Multiply this by the thousands who’ve already left California, plus the, who knows how many families who’ll surely do so in the future, and you can see how the TakerNation script plays out. California is losing its best and brightest. Meanwhile those who come here illegally or from other states lookin’ for California’s famous (infamous?) welfare gig, are multiplying like freakin’ rabbits in spring time. Take a moment and play ‘Final Jeopardy’ with me.

Considering the two trends — Takers movin’ in while Producers racin’ for the exits — what would your prediction be for California’s economy in the next few years?

Remember the false premise. Takers believe in their heart of hearts that Producers and the wealth they create will forever be available to pillage. Takers, like goldfish, are repeatedly surprised when they find out Producers will take their wealth creation where they’re treated well, not like involuntary daily blood donors. Goldfish? You know. We put ’em in a bowl of water with a small plastic castle in the middle. Every three seconds they swim around and the castle comes into view. “Oh, wow! A castle!!”

Every time a Taker in California hears of someone they know having moved outa state, they’re shocked. They’ll say something like, “Boy, didn’t see that comin’.”

That’s their version of “Hey, look! It’s a castle!”

Jeff Brown specializes in real estate investment for retirement, has practiced real estate for over 40 years and is a veteran of over 200 tax deferred exchanges, many multi-state. Brown is a second generation broker and works daily with the third generation. With CCIM training and decades of hands on experience, Brown's expertise is highly sought after, some of which he shares on his real estate investing blog.

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  1. Roland Estrada

    July 5, 2012 at 6:32 pm

    One way to take care of a BIG chunk of California’s debt, is to figure out a way to take us into some form of bankruptcy. Bankruptcy would allow us in theory to trash all the public sector union contracts. Hopefully, then we could move every single public sector worker over to Social Security, even cops and firefighters.
    Yes I know I’m speaking sacrilege here. But who in the private sector gets to retire at 55 years of age with a pension worth 90% of their salary? I’ll tell you who, NOBODY.  Public sector unions are KILLING us, period!! 
    If you want a job in the public sector, great. Take the job because you want it, not because you get a cushy pension and benefits. If you don’t want the job then get out. I’m sure someone will take the job just to earn the money. 

  2. MacSac

    July 6, 2012 at 3:41 am

    Seems like though it’s native-born Californians that are moving out. Lots of Indian computer engineers are certainly moving in. With typical starting salary of 100K+, they bid up the home prices. UCLA really is University of Californians Lost AmongAsians.
    Maybe when enough people move out, not the 90k household income gardeners and the nannies though, just the people whose skillsets are a mismatch to the good paying jobs, the rest of California can just be open space for the start-up coders to decompress.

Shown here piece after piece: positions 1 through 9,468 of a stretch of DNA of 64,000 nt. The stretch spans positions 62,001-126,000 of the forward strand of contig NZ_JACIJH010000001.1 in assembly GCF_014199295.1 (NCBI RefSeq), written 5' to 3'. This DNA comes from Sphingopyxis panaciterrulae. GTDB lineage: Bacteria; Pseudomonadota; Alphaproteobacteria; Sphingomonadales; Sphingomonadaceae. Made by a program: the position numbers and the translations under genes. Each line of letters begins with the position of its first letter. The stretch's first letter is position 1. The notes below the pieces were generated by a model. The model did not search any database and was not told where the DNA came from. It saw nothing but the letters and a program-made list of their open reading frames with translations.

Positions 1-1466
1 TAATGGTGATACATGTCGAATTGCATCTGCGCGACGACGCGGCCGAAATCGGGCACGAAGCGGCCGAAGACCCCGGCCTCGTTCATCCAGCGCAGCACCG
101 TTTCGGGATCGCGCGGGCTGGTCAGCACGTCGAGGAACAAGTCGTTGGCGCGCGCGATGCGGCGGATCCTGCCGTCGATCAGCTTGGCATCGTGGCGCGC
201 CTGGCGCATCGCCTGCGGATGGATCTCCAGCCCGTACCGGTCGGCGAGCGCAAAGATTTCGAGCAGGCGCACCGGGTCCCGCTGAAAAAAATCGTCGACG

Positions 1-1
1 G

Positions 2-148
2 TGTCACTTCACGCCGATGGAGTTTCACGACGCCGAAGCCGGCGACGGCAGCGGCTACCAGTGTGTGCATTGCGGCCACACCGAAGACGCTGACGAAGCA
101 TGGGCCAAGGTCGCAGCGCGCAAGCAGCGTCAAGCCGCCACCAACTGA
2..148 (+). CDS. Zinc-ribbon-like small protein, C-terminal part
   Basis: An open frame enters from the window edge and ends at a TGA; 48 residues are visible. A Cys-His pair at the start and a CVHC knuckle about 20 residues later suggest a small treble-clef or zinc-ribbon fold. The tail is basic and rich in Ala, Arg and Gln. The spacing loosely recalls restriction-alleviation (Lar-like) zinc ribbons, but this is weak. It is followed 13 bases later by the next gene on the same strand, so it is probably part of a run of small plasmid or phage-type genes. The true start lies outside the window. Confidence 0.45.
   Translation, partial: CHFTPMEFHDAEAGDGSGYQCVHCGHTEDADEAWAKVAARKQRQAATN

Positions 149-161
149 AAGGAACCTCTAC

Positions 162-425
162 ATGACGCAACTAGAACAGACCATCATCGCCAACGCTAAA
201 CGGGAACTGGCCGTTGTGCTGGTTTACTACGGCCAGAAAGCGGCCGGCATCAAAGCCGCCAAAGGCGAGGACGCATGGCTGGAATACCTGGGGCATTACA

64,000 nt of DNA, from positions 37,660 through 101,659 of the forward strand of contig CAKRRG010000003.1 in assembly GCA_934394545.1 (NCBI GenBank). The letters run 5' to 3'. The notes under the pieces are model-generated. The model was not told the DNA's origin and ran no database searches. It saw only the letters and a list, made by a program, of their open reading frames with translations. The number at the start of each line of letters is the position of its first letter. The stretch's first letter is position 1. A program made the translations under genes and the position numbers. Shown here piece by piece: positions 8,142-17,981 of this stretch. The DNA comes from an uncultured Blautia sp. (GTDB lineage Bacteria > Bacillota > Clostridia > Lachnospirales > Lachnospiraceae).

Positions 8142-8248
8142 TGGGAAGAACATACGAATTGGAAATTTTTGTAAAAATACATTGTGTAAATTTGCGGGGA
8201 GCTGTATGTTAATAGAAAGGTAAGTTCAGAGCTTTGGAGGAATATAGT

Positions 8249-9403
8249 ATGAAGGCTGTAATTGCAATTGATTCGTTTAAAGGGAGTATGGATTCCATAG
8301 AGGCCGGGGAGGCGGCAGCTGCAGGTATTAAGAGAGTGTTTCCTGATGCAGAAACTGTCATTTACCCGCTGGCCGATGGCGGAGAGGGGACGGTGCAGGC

Well, Texas, apparently, isn’t too friendly to folks of other shades.

  3. whybother

    September 9, 2012 at 9:51 pm

    MacSac, have you even been to Texas?  I will tell you this about Dallas, Texas, there are a lot of IT people and coders in Dallas because a lot of companies are moving to Texas.  Also,  I have brown skin but I was never asked if I was my child’s nanny in Texas while I was asked on multiple occasions if I was my child’s nanny in Silicon Valley.   I miss the extra $200/paycheck I used to receive when I worked in Texas where there is no income tax.  The weather may not be that great but $200 x 26 pays for a nice vacation or two.  I grew up in California and came back to California kicking and screaming.  AFter being back for a couple of years my husband has taken his rose colored glasses of and decided that we need to get the heck out of California.  After all the taxes (propert tax over $6000 and income tax) my child school says the average parent donates and average of $1600 per student!  Can you say WTF!  Where does all that money go.  Oh yeah that is right this is the taker state.  Well take from me no more free-loaders ‘cuz I am out of here to lower taxes and better educational system.

  4. TheSophist

    July 5, 2017 at 12:52 pm

    Really great points, Jeff, but…

    It’d be one thing if most of those moving to Texas from California, Massachusetts, Illinois, New York, New Jersey, and other TakerStates would adopt the mindset and philosophy of Texans. Sadly, far too many of them keep the same old Social Justice Warrior mentality while enjoying the benefits of Old School American Values.

    Look at Austin as the shining example of people trying their damnedest to transform it into a mini California or mini Illinois. Houston and Dallas creep ever so slowly towards the Statist model.